Flipping the classroom – and the results

Imagine a classroom where one teacher is able to give every student individual instruction to help meet academic needs and build on each student’s interests. Imagine a school where students don’t fall through the cracks and parents actively participate in their children’s education. Imagine homes and classrooms where children learn material at their own pace instead of the pace of the “average” student in their class.

All of this is happening in ClintonTownship, Mich.– a suburb of Detroit– thanks to innovative leaders at Clintondale High School. What are the results? Since 2010, the school has reduced failure rates for a class of 140 students by a third in both math and language arts.

How is the school achieving these results? By flipping classrooms upside down – not literally, of course, but flipping how they traditionally work. 

In a flipped classroom, the role of the classroom and the home are reversed: Children study lectures and material at home and then review and apply the material at school.

At Clintondale, the best teachers record lectures that students view online at home. Students can move forward or stop, rewind and review material at their own pace. In class, students work to solve complex problems with a collaborative learning group of their peers and, when needed, their teacher’s help.

This approach allows teachers to provide more help on an individual or group basis, rather than trying to manage the whole class, as students discuss, practice, apply and ask questions about what they learn at home.

Watch this video to learn more about flipped classrooms and how they are changing learning at Clintondale:

httpv://www.youtube.com/watch?v=WNpXL_zVQkI&feature=player_embedded

In this video, you can see how flipping eighth-grade math classes in Raleigh, N.C., has helped the students and teacher:

httpv://www.youtube.com/watch?v=9aGuLuipTwg&feature=related

Flipped classrooms are just one example of many models that use digital learning to improve education for children in Utah and the U.S. Utah schools should do all they can to incorporate these innovative technologies and approaches into their instruction so each child can receive the highest-quality, most personalized education possible.

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  • jbt

    Most of the students who are failing in Utah’s schools put forth no effort to learn either at home or in the classroom.  There is no silver bullet or gimmick that will change this fact.  The students who did better academically in this study did so because they put in study time at home in addition to classroom seat time in each of the tested subjects.  This would have produced the same positive result whether the classroom were “flipped” or not.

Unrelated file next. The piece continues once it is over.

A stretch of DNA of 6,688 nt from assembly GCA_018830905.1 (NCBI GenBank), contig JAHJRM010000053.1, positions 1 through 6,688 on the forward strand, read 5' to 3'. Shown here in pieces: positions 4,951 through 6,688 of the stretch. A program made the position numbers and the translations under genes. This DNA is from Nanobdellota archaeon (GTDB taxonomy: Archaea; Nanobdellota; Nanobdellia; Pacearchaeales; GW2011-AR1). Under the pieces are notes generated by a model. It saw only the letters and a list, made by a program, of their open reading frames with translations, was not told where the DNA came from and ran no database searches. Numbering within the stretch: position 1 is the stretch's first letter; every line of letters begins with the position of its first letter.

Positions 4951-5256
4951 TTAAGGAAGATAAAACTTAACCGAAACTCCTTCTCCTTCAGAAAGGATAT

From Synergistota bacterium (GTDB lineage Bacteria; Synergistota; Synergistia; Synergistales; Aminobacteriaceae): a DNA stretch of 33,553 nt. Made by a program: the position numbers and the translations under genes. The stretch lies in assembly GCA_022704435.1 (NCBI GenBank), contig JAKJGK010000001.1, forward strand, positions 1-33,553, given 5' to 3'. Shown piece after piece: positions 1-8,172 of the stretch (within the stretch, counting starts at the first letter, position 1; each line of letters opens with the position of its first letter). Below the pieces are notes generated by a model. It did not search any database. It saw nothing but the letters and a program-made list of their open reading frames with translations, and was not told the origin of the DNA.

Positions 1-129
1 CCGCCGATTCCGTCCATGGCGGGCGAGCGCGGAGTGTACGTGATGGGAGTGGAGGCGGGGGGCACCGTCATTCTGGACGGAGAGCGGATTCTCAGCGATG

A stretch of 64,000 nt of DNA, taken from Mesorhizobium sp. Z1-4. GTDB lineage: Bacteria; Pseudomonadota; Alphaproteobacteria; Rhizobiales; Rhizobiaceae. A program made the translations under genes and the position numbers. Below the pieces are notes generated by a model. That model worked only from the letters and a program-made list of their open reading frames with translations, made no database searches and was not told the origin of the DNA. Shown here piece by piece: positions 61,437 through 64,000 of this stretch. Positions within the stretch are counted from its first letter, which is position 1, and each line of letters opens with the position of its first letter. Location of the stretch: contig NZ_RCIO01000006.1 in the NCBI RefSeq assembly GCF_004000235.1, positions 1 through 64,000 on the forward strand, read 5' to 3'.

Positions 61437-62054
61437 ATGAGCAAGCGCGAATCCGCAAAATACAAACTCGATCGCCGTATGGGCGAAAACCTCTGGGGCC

The Sutherland Institute keeps looking for shortcuts to improving education in Utah while purposely ignoring the fact that Utah’s schools are the lowest funded among the 50 states—$1000 lower than the next to last state which is Idaho.  It is interesting to note that Idaho has the second largest LDS population next to Utah among the 50 states.  Does anyone else see a pattern here?

    • Seeking solutions

      I’m beginning to see a pattern, too. Sutherland promotes a possible solution and JBT blows raspberries and prattles off complaints.

      If I understand what JBT is saying, the silver bullet is more funding. That’s no solution. Our antiquated education system is broken. We can’t only afford to only spend more, we have to spend smarter. 

  • jbt

    Most of the students who are failing in Utah’s schools put forth no effort to learn either at home or in the classroom.  There is no silver bullet or gimmick that will change this fact.  The students who did better academically in this study did so because they put in study time at home in addition to classroom seat time in each of the tested subjects.  This would have produced the same positive result whether the classroom were “flipped” or not. 

    The Sutherland Institute keeps looking for shortcuts to improving education in Utah while purposely ignoring the fact that Utah’s schools are the lowest funded among the 50 states—$1000 lower than the next to last state which is Idaho.  It is interesting to note that Idaho has the second largest LDS population next to Utah among the 50 states.  Does anyone else see a pattern here?

    • Seeking solutions

      I’m beginning to see a pattern, too. Sutherland promotes a possible solution and JBT blows raspberries and prattles off complaints.

      If I understand what JBT is saying, the silver bullet is more funding. That’s no solution. Our antiquated education system is broken. We can’t only afford to only spend more, we have to spend smarter. 

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